Student small businesses shine at farmers market

Alana George, Campus Carrier Asst. Arts & Living Editor

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On Saturday, Berry hosted their fall Farmers Market, one of two that happen anually. Community members enjoyed everything from pastries and jewelry, to fresh meat and vegetables. Photos by Caroline Jennings | Campus Carrier

Saturday was the bi-annual Berry Farmers Market, held in Clara Bowl, offering a variety of goods.

According to senior Laura Combs, the marketing team lead for the Berry Student Enterprises, the Enterprises started the market in an effort to connect the Enterprises with the greater Rome community, and to generate some publicity. All of the Berry Student Enterprises brought things to sell, including vegetables, herbs, eggs and even furniture. There were also stalls manned by local artisans, selling their own jewelry, woodwork and produce. Among the stalls lining Clara Bowl were a few Berry students who brought their own handmade wares to the market to sell.

Junior Jessica Clements is the owner of Clementine Design, an Etsy shop specializing in hand-lettered art. The name came from a nickname given to Clements by one of her high school teachers and Clements said that “it just worked” for the name of her shop. The shop has been in operation since mid-June of this year and Clements loves running the business.

This was her second market; she was able to do the summer market in July. She was inspired to start the shop by her mother, who does a lot of woodworking. Clements said that she is quite talented at calligraphy and lettering, so it just came naturally to her.

One of Clements’ favorite pieces she has done is a blue and green watercolor globe, with accents in metallic gold ink and the word “explore” on the top in white ink. She loves this piece because she loves to travel, and she got to experiment with mixing inks. Clements hopes to continue vending at Berry’s markets, and to expand to markets in the Rome community.

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Student businesses have been a popular addition to the farmers market, as they  increase student awareness of the Enterprises and interest in participating in the market. Josie Hadaway owns “Written by J” and returned to the market this fall, with plans to return in the summer.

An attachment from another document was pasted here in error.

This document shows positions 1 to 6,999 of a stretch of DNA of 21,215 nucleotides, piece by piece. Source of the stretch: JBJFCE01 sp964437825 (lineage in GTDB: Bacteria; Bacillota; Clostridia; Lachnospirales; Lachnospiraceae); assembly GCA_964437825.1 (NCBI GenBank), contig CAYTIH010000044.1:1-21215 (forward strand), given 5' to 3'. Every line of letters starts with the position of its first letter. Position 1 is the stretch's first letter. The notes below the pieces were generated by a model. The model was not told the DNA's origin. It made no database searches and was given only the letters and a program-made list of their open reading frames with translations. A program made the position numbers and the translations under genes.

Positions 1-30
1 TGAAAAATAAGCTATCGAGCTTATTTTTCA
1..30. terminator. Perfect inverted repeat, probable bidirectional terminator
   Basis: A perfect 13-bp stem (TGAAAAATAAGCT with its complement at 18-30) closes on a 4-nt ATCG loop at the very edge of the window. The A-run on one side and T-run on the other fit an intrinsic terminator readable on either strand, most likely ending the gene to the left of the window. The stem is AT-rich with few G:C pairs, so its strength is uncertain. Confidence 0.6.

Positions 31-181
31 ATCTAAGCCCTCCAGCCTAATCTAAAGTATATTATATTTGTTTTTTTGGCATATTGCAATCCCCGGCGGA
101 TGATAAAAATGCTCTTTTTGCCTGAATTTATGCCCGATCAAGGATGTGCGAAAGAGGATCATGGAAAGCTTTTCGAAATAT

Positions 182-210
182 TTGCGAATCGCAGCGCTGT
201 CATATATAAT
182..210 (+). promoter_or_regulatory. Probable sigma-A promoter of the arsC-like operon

Juniors Emma Duke, Mariana Novakovic, and Jacquelyn Pierce started their business “Plants & Pastries” very recently; this Saturday was their first time at the Berry market. The business had been an idea of theirs for a long time, and the girls were very excited to debut their booth at the market.

The whole endeavor started with the three best friends who love plants and love to bake. Even more so, they love bringing the feeling of home to their college environment and they wanted to expand to a wider audience than just themselves and their close friends. Among the items they sold were miniature pumpkin pies made in Mason jar lids; they all love the idea of a pie on the go. They are hopeful to continue their market stand next time and continue to bring the feeling of home to their student body.

Junior Josie Hadaway has been doing watercolor calligraphy for the past three years. She said she was bored one day, so she watched some videos online and started painting. It came very naturally to her, so she painted often. She then realized she needed to sell some of her pieces, because her collection was growing rapidly and her Etsy shop, Written by J, was born.

Hadaway has since expanded her selection from watercolor calligraphy to tote bags, chalkboard signs, greeting cards and wooden signs (one of her personal favorites). She loves market days; she has participated the Berry market every year and she plans on coming back in the summer. Hadaway hopes to continue to grow both her business and her fan base in the future.

For students who wish to participate in future markets, Combs recommends emailing the Student Enterprises, as well as following them on social media.

“We always post about if we have upcoming sales and we post ways for students to get in contact with us if they are interested in being a vendor,” Combs said. “A lot of our students had really successful sales, so (the farmers market) is a great way for them to get their name out there too.”

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